Data from: Social effects on foraging behaviour and success depend on local environmental conditions

Harry H. Marshall, Alecia J. Carter, Alexandra Ashford, J. Marcus Rowcliffe & Guy Cowlishaw
In social groups, individuals' dominance rank, social bonds, and kinship with other group members have been shown to influence their foraging behavior. However, there is growing evidence that the particular effects of these social traits may also depend on local environmental conditions. We investigated this by comparing the foraging behavior of wild chacma baboons, Papio ursinus, under natural conditions and in a field experiment where food was spatially clumped. Data were collected from 55 animals...

Data from: Environmental heterogeneity, multivariate sexual selection and genetic constraints on cuticular hydrocarbons in Drosophila simulans

Fiona C. Ingleby, David J. Hosken, Kristy Flowers, Michael F. Hawkes, Sarah M. Lane, James Rapkin, Clarissa M. House, Manmohan D. Sharma & John Hunt
Sexual selection is responsible for the evolution of many elaborate traits, but sexual trait evolution could be influenced by opposing natural selection as well as genetic constraints. As such, the evolution of sexual traits could depend heavily on the environment if trait expression and attractiveness vary between environments. Here, male Drosophila simulans were reared across a range of diets and temperatures, and we examined differences between these environments in terms of (1) the expression of...

Data from: Pan-Atlantic analysis of the overlap of a highly migratory species, the leatherback turtle, with pelagic longline fisheries

Sabrina Fossette, Matthew J. Witt, Philip Miller, Michel A. Nalovic, Diego Albareda, Antonio P. Almeida, Annette C. Broderick, Didiher Chacón-Chaverri, Michael S. Coyne, Andres Domingo, Scott Eckert, Daniel Evans, Alejandro Fallabrino, Sandra Ferraroli, Angela Formia, Bruno Giffoni, Graeme C. Hays, George Hughes, Laurent Kelle, Aimee Leslie, Milagros López-Mendilaharsu, Paolo Luschi, Laura Prosdocimi, Sergio Rodriguez-Heredia, Avanaisa Turny … & Brendan J. Godley
Large oceanic migrants play important roles in ecosystems, yet many species are of conservation concern as a result of anthropogenic threats, of which incidental capture by fisheries is frequently identified. The last large populations of the leatherback turtle, Dermochelys coriacea, occur in the Atlantic Ocean, but interactions with industrial fisheries could jeopardize recent positive population trends, making bycatch mitigation a priority. Here, we perform the first pan-Atlantic analysis of spatio-temporal distribution of the leatherback turtle...

Data from: Comparative genomics of the mimicry switch in Papilio dardanus

Martijn J. T. N. Timmermans, Simon W. Baxter, Rebecca Clark, David G. Heckel, Heiko Vogel, Steve Collins, Alexie Papanicolaou, Iva Fukova, Mathieu Joron, Martin J. Thompson, Chris D. Jiggins, Richard H. Ffrench-Constant & Alfried P. Vogler
The African Mocker Swallowtail, Papilio dardanus, is a textbook example in evolutionary genetics. Classical breeding experiments have shown that wing pattern variation in this polymorphic Batesian mimic is determined by the polyallelic H locus that controls a set of distinct mimetic phenotypes. Using bacterial artificial chromosome (BAC) sequencing, recombination analyses and comparative genomics, we show that H co-segregates with an interval of less than 500 kb that is collinear with two other Lepidoptera genomes and...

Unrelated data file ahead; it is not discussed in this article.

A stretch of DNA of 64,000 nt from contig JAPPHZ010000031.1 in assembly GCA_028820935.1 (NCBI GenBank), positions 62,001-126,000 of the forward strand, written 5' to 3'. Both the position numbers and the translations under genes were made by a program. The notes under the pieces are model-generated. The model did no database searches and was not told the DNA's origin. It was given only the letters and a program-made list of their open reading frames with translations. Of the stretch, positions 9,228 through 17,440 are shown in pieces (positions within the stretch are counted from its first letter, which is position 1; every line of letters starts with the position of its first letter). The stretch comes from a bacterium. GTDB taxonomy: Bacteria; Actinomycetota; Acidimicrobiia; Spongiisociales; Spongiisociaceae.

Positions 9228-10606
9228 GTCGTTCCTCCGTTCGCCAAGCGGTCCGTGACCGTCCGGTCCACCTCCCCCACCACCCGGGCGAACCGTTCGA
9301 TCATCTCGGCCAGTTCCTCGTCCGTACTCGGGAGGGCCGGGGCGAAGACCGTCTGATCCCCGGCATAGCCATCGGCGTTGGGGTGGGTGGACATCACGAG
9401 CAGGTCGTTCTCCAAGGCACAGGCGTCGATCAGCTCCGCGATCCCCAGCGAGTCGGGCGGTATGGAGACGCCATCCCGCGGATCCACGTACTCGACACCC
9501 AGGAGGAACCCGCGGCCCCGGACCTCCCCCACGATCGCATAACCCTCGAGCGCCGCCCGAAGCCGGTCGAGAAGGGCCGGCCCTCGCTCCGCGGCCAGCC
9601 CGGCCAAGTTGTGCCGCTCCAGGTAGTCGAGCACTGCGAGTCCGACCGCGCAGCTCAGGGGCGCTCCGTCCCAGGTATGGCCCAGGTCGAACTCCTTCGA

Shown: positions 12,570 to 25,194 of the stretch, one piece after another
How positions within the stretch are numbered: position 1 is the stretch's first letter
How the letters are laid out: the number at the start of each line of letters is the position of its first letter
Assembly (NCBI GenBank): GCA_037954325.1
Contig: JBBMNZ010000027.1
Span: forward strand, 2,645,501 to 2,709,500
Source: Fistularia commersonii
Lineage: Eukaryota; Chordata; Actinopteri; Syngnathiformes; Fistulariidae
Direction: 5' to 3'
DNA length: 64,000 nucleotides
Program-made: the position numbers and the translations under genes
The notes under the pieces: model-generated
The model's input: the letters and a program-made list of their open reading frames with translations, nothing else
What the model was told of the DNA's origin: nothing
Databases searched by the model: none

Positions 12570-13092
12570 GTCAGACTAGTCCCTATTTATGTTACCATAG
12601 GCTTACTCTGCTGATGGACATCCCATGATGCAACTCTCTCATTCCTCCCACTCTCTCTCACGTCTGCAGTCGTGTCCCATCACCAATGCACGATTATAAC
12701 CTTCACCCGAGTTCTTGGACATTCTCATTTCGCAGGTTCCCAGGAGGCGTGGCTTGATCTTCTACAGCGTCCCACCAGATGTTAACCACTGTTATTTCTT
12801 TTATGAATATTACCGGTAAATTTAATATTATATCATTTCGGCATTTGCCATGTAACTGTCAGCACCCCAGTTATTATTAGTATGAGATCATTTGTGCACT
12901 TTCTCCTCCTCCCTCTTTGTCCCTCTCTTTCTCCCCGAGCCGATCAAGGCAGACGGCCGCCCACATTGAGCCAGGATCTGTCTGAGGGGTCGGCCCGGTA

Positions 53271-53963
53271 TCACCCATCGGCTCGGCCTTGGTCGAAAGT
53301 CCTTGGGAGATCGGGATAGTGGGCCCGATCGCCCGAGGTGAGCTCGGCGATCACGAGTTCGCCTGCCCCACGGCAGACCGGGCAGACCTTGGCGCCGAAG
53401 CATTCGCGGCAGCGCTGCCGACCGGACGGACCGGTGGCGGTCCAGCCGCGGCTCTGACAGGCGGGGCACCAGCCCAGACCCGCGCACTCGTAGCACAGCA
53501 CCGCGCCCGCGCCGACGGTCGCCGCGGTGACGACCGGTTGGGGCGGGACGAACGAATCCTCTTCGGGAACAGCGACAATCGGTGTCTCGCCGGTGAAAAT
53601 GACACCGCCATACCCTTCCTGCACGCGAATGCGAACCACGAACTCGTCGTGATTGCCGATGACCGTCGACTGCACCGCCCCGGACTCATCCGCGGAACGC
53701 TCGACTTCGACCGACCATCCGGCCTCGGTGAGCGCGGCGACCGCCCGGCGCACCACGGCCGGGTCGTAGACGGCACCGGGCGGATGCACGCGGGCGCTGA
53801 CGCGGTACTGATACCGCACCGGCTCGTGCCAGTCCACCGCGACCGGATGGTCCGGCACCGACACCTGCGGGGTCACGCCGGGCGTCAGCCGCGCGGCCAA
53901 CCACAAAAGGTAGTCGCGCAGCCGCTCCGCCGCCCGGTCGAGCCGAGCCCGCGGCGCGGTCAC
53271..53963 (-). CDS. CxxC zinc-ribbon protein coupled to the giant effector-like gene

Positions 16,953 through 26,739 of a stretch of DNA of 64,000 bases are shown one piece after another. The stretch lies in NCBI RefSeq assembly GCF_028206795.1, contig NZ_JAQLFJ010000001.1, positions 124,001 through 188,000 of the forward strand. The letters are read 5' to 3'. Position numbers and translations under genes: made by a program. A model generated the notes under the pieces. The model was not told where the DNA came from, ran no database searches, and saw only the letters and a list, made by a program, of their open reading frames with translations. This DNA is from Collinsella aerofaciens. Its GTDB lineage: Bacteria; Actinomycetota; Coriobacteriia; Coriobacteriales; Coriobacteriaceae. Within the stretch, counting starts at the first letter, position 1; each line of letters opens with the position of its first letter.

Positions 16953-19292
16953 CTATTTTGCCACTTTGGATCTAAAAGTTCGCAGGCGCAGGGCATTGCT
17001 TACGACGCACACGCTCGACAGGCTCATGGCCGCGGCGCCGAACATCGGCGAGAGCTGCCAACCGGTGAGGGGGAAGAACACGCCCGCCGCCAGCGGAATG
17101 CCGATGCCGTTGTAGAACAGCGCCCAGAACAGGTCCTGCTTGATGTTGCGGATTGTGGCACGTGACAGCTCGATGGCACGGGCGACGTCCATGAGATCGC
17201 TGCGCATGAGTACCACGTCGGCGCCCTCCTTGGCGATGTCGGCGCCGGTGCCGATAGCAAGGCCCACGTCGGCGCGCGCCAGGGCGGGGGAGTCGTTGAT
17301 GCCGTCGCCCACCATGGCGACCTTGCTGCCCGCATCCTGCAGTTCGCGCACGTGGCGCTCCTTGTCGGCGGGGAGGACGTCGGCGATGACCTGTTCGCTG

Data from: Sexual selection is influenced by both developmental and adult environments

Stephanie R. Gillespie, M. Scarlett Tudor, Allen J. Moore & Christine W. Miller
Sexual selection is often assumed to be strong and consistent, yet increasing research shows it can fluctuate over space and time. Few experimental studies have examined changes in sexual selection in response to natural environmental variation. Here, we use a difference in resource quality to test for the influence of past environmental conditions and current environmental conditions on male and female mate choice and resulting selection gradients for leaf-footed cactus bugs, Narnia femorata. We raised...

Data from: The potential influence of morphology on the evolutionary divergence of an acoustic signal.

William R. Pitchers, Chris P. Klingenberg, Tom Tregenza, John Hunt & Ian Dworkin
The evolution of acoustic behaviour and that of the morphological traits mediating its production are often coupled. Lack of variation in the underlying morphology of signalling traits has the potential to constrain signal evolution. This relationship is particularly likely in field crickets, where males produce acoustic advertisement signals to attract females by stridulating with specialized structures on their forewings. In this study, we characterize the size and geometric shape of the forewings of males from...

Data from: Life-history trade-offs mediate ‘personality’ variation in two colour morphs of the pea aphid, Acyrthosiphon pisum

Wiebke Schuett, Sasha R. X. Dall, Michaela H. Kloesener, Jana Baeumer, Felix Beinlich & Till Eggers
(1) Life-history trade-offs are considered a major driving force in the emergence of consistent behavioural differences (personality variation); but empirical tests are scarce. (2) We investigated links between a personality trait (escape response), life-history and state variables (growth rate, size and age at first reproduction, age-dependent reproductive rates, lifetime reproductive success, lifespan) in red and green colour morphs of clonal pea aphids, Acyrthosiphon pisum. Escape response (dropping/non-dropping off a plant upon a predatory attack) was...

Data from: Evolution of cultural traits occurs at similar relative rates in different world regions

Thomas E. Currie & Ruth Mace
A fundamental issue in understanding human diversity is whether or not there are regular patterns and processes involved in cultural change. Theoretical and mathematical models of cultural evolution have been developed and are increasingly being used and assessed in empirical analyses. Here, we test the hypothesis that the rates of change of features of human socio-cultural organization are governed by general rules. One prediction of this hypothesis is that different cultural traits will tend to...